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As parents of a pandemic baby, we find that life has revolved around diapers, nursing, and protecting our son from COVID-19, since he is too young to be vaccinated.

Once our pediatrician began scheduling him for another round of the dozen vaccines that protect children from diseases that used to kill millions each year before their first birthday, we were shocked to learn that several nurses in our doctor’s practice were not vaccinated.

How can this possibly be the case nearly a year after highly effective COVID-19 vaccines were approved and have saved thousands from illness and death?

We vividly remember being interviewed by our doctor before our son’s birth and being told in no uncertain terms that we would not be accepted into his practice if we were not willing to follow the child immunization schedule recommended by the Centers for Disease Control and Prevention.

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Since we are public health practitioners who have worked on child immunization for decades in countries from Namibia to Moldova, we chuckled at his repeated stern reminders; our pediatrician was preaching to the choir.

So why are some nurses in his office not vaccinated? Because neither the state nor the federal government is imposing a vaccine mandate on small private practices, and the doctors in them are worried about losing nurses and other ancillary personnel if they force their health care workers to be vaccinated.

An informal survey among friends revealed that our experience is not uncommon — many pediatric practices do not have fully vaccinated staff. While the pediatricians we spoke with were unhappy that not everyone is vaccinated, they said that nursing shortages are acute and that their small independent practices could not afford to lose nurses and still operate. And so they have decided that this best serves the overall interests of their patients, despite the avoidable risks.

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At this point in the pandemic, allowing unvaccinated health care workers to treat children is not acceptable. The American Academy of Pediatrics reports that the number of new pediatric COVID cases remains high, with 27 percent of the weekly nationally reported cases occurring in children. In Massachusetts, 30 percent of confirmed cases over the last two weeks were in children. Although few children die from COVID, studies have found that up to one-third of infected children experienced long-haul COVID, whose long-term effects are still unknown.

Mandates have been found to work well in increasing vaccination rates among health workforces, without significant attrition, as recent experience across the country has just shown.

The major hospital systems in Massachusetts have set vaccine mandates for their workforce, and Governor Charlie Baker has done the same for long-term health care facilities and home care workers, but he has not extended it to health workers in pediatric practices. The mandates have not caused a catastrophic exodus of health workers, and the system has not collapsed, as initially feared — 90-97 percent of employees across Mass General Brigham, Boston Medical Center, and Beth Israel Lahey Health have complied with the requirements ahead of the Oct. 15-31 deadlines.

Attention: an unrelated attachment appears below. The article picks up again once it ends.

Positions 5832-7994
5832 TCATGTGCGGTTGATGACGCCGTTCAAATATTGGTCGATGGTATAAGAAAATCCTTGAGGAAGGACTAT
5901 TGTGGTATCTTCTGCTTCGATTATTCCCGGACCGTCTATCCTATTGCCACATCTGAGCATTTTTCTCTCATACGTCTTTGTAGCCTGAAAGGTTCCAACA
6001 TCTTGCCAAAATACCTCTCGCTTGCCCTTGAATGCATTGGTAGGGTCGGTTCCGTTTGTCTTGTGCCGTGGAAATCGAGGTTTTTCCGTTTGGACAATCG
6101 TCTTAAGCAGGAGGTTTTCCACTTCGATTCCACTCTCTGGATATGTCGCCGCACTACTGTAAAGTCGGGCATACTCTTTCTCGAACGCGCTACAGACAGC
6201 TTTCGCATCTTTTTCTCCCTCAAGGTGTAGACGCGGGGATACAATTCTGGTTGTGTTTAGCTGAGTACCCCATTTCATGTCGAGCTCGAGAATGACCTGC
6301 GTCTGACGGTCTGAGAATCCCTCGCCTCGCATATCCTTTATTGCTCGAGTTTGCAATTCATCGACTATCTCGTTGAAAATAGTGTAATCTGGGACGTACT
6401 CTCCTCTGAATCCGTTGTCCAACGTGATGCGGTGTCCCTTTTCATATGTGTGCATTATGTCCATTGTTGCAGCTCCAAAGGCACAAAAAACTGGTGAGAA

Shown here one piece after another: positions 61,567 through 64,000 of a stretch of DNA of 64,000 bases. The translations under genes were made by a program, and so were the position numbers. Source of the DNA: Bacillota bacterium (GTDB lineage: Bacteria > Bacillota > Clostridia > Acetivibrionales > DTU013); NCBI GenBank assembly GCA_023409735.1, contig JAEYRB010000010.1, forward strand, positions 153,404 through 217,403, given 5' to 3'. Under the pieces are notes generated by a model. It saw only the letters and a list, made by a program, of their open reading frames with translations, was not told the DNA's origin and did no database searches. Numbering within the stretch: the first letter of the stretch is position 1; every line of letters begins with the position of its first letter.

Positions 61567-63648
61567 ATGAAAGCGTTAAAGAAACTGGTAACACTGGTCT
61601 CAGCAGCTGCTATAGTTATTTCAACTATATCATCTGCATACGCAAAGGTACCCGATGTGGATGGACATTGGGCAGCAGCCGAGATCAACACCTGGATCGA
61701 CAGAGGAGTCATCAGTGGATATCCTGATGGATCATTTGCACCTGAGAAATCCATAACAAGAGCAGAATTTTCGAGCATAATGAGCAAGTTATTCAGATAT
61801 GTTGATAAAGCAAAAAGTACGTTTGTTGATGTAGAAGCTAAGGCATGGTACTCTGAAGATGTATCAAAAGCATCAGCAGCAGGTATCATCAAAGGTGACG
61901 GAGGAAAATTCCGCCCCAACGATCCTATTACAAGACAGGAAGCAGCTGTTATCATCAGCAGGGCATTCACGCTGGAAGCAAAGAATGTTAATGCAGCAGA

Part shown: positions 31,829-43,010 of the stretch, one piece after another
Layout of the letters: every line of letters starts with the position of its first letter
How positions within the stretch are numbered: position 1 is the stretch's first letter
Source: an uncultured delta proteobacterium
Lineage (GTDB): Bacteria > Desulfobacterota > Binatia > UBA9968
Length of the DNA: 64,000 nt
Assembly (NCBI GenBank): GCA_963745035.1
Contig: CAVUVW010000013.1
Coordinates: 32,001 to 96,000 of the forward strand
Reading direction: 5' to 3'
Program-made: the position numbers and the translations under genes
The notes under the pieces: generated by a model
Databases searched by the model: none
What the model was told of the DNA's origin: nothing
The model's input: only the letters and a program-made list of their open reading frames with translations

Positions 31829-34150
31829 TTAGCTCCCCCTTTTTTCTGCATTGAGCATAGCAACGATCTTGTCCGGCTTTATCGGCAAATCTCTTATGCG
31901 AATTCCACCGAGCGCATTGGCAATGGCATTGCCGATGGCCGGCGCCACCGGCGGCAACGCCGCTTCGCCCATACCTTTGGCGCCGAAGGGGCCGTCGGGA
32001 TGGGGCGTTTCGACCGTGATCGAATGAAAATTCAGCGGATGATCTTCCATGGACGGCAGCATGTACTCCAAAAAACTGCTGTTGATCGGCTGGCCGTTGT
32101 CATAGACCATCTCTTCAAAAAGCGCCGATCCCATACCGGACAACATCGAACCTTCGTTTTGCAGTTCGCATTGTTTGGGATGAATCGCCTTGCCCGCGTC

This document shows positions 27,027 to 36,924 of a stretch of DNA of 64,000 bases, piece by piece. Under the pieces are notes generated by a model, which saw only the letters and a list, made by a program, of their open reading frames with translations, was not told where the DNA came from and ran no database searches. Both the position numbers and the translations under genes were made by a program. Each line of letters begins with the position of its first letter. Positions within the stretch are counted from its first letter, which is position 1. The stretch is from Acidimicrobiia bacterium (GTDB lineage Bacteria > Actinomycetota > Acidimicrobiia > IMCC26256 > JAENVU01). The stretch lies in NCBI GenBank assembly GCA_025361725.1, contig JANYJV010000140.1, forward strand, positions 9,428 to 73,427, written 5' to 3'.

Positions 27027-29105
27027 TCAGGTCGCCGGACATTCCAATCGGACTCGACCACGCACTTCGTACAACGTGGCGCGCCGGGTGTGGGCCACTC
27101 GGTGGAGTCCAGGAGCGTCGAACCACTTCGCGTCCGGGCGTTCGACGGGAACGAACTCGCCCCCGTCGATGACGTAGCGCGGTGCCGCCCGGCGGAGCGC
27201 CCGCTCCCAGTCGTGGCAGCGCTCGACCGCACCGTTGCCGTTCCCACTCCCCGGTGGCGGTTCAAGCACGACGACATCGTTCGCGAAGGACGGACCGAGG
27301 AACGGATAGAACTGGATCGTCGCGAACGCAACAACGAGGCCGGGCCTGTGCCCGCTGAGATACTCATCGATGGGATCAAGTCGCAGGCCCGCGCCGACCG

Medical intensive care unit nurse Tor Hansen received one of the first doses of the Pfizer-BioNTech coronavirus vaccine from RN Jennifer Lisciotti at Massachusetts General Hospital in Boston on Dec. 16, 2020.
Medical intensive care unit nurse Tor Hansen received one of the first doses of the Pfizer-BioNTech coronavirus vaccine from RN Jennifer Lisciotti at Massachusetts General Hospital in Boston on Dec. 16, 2020.Craig F. Walker/Globe Staff

Baker needs to close the loophole for licensed health workers who are outside of the current mandates but still work with vulnerable populations, including children. This includes health workers at the more than 100 independently owned community-based pediatric practices located throughout Massachusetts that care for more than 200,000 children.

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Other parts of the country are ahead of us on this. Vaccines are compulsory for federally qualified health center pediatric practices in all states and for all pediatric care — network-based and independent practices — in California, Colorado, Maine, New York, and Washington, D.C.

The Massachusetts Nurses Association itself believes that its members are “ethically, morally, and professionally obligated to work collectively to reduce further harm to members, patients, and communities … from COVID-19 . . . and supports requiring FDA-approved COVID vaccinations for health care workers.”

The most often-cited reasons behind vaccine hesitancy, such as fears of side effects, the safety of the vaccine, and infertility have been disproven. The FDA-approved vaccines are safe, are highly effective against hospitalization and death, and do not cause infertility.

The governor must act now to ensure that children, especially those too young to be currently vaccinated, are protected by those entrusted with caring for their health and well-being by requiring COVID vaccinations for all licensed health workers in the state. Our baby, and all others like him who are too young to be vaccinated, deserve it.

Shan Soe-Lin is managing director of the Boston-based Pharos Global Health Advisors and a lecturer in global health at the Jackson Institute for Global Affairs at Yale University. Robert Hecht is the president of Pharos Global Health Advisors and a clinical professor of epidemiology at the Yale School of Public Health.

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